In the case of Enhancement by Compression, further “delays” by FERC could jeopardize the reliability of the New York gas system, the utility companies each said in comments.
“[This] Commission should recognize National Grid’s need to provide safe and adequate service. Given the particular facts of this proceeding — i.e., a limited compression project that is needed to reliably serve customer demand — the Commission should reject any attempt to delay issuance of the certificate,” National Grid wrote.
The company pointed to an independent analysis last year from PA Consulting Group, which identified a potential gap in gas supply that could occur if the project were canceled. Specifically, the report concluded that if Enhancement by Compression and another gas expansion project were canceled, gas supply “may be sufficient” to meet customer demand through 2023, “but not thereafter.”
A FERC spokesperson declined to comment on when Enhancement by Compression might be approved and brushed off accusations of delayed decisions.
“The Commission votes on orders when they are ready to go,” the spokesperson said in an email.
FERC Chair Richard Glick has defended the agency’s reviews of gas projects over the past year, noting that courts have ordered the commission to conduct more rigorous assessments.
For its part, EPA has said FERC is obligated under federal law to estimate how much new projects would contribute to climate change before they are approved. In its review of Enhancement by Compression, the commission failed to adequately disclose the climate damages associated with the project, and FERC therefore should not approve the proposal at this time, EPA said last month (Energywire, Dec. 21, 2021).
One tool FERC could use to meet its legal obligations for environmental reviews is the social cost of carbon, which seeks to quantify the economic costs of climate-warming emissions, said Ladin of the NYU law school. EPA has also suggested use of the tool.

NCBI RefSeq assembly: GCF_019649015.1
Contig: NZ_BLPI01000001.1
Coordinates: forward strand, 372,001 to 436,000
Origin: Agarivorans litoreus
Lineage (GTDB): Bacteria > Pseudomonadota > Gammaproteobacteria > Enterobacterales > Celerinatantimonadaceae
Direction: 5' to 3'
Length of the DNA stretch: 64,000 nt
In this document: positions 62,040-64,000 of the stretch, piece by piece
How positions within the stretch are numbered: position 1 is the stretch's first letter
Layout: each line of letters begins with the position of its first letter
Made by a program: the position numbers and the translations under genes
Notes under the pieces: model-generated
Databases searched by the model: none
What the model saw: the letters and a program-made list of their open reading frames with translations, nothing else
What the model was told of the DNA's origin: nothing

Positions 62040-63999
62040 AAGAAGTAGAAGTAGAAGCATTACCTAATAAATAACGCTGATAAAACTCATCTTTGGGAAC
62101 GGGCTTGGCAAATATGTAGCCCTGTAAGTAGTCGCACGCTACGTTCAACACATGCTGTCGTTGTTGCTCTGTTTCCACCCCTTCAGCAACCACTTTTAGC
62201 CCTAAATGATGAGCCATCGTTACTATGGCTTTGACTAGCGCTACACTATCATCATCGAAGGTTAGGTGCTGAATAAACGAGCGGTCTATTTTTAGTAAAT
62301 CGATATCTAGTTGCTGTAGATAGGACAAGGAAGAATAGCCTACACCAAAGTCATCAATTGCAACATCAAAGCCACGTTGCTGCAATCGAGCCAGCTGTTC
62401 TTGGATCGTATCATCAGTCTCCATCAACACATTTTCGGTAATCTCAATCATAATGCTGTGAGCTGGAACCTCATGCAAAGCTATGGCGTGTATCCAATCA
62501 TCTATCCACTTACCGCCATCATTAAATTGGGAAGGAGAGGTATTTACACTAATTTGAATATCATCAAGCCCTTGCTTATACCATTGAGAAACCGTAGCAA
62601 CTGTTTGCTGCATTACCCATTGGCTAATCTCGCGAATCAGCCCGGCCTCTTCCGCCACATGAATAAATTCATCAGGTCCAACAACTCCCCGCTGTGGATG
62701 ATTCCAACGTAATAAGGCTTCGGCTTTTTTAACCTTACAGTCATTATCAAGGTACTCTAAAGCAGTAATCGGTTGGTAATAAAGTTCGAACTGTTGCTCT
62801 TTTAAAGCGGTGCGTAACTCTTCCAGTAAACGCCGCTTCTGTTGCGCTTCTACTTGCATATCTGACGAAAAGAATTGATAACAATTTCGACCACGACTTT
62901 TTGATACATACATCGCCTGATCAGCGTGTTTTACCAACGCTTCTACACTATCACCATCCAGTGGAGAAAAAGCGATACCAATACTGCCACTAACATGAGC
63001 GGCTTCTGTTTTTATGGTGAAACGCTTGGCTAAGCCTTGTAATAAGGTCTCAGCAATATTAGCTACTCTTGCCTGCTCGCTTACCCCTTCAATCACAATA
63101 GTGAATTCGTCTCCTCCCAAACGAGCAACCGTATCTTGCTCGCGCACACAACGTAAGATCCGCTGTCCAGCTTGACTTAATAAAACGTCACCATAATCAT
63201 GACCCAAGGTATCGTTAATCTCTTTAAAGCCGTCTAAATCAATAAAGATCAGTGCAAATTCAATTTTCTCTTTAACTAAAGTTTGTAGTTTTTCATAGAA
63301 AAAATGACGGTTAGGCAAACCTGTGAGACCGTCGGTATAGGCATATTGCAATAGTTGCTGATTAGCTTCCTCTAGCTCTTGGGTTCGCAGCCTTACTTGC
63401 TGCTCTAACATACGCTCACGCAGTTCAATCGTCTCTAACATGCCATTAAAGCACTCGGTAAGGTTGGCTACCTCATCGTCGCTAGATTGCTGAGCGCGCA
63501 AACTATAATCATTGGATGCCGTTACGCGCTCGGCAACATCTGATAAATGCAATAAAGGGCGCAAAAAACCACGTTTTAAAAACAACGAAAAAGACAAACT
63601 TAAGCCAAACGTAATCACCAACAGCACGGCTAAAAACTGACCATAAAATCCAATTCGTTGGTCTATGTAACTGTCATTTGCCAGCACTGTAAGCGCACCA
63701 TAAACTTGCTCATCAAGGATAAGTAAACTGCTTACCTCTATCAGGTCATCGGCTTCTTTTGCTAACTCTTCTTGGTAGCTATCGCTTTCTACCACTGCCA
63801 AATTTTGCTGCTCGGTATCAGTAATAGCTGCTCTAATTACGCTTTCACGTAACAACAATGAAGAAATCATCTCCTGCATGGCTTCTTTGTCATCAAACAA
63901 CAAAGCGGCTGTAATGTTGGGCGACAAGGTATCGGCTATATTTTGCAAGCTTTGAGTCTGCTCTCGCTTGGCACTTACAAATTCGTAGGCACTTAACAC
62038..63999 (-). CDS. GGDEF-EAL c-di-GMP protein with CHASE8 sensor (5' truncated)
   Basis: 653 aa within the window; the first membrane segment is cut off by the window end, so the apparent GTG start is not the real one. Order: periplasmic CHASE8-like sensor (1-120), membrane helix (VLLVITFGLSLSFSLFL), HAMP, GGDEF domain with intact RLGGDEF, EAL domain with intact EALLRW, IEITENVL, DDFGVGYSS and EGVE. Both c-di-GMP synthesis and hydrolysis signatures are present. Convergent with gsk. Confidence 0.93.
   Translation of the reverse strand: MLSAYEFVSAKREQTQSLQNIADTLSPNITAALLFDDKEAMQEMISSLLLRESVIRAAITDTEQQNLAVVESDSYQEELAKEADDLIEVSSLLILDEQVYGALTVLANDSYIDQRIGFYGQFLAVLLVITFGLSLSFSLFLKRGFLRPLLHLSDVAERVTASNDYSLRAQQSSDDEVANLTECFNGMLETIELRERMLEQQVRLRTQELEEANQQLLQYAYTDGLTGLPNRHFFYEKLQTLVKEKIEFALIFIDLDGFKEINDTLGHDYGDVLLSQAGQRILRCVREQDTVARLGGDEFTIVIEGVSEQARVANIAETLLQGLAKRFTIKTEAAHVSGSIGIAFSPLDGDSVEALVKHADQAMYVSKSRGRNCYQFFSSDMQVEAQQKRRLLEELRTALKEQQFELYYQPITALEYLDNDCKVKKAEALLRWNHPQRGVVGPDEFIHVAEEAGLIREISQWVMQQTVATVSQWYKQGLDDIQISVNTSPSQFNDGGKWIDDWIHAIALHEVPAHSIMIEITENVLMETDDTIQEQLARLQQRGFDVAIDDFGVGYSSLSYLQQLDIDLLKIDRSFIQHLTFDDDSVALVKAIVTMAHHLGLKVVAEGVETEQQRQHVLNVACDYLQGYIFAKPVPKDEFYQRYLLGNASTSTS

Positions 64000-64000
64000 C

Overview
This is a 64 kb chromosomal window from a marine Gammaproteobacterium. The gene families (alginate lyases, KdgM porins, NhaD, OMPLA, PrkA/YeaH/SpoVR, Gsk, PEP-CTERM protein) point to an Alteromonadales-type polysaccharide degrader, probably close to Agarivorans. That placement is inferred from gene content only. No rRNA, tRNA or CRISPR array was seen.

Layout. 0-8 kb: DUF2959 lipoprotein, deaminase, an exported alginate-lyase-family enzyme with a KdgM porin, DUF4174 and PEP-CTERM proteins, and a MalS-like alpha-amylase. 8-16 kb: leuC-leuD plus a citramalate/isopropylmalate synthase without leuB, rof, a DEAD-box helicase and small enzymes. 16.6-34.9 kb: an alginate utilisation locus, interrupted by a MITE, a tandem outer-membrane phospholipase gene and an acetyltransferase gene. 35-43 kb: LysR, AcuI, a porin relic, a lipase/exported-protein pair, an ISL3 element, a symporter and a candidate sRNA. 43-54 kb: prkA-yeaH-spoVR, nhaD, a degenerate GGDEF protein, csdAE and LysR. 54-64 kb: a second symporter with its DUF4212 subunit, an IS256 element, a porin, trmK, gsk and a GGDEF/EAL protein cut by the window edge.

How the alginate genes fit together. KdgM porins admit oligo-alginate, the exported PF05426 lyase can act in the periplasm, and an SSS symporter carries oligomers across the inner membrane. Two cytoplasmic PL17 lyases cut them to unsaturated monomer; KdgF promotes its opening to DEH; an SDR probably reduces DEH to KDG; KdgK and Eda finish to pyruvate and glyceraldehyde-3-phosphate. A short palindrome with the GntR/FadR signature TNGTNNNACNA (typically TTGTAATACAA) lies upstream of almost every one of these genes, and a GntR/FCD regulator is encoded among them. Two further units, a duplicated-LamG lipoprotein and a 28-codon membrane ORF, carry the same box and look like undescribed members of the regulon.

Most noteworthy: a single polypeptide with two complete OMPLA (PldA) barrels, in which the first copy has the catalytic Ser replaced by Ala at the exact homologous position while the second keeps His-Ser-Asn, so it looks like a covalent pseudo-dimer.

FERC hasn’t quantified the climate damages of proposed natural gas projects because the commissioners haven’t been able to agree on a methodology for doing so, according to Glick, a Democrat. Still, analysts say the five-person commission could reach a consensus on the issue this year now that the body has three Democrats.
Although National Grid and Con Edison aim to use the gas from Enhancement by Compression for heating homes in New York, their letters come as state lawmakers have backed support for banning natural gas from new buildings. This month, Gov. Kathy Hochul (D) released a policy blueprint that called for enacting legislation to require new buildings to use zero-emissions sources of heat by 2027 (Energywire, Jan. 6).
National Grid and Con Edison could not be reached for comment on whether expanding their natural gas supply could conflict with such a policy. But New York’s consideration of a potential gas ban highlights how federal processes do not currently account for “transition risk or the very real potential that natural gas assets will become stranded,” Ladin said.
“By ignoring this risk now, regulators could set up a fight over how to pay for stranded infrastructure later,” she said.
Reporters Carlos Anchondo and David Iaconangelo contributed.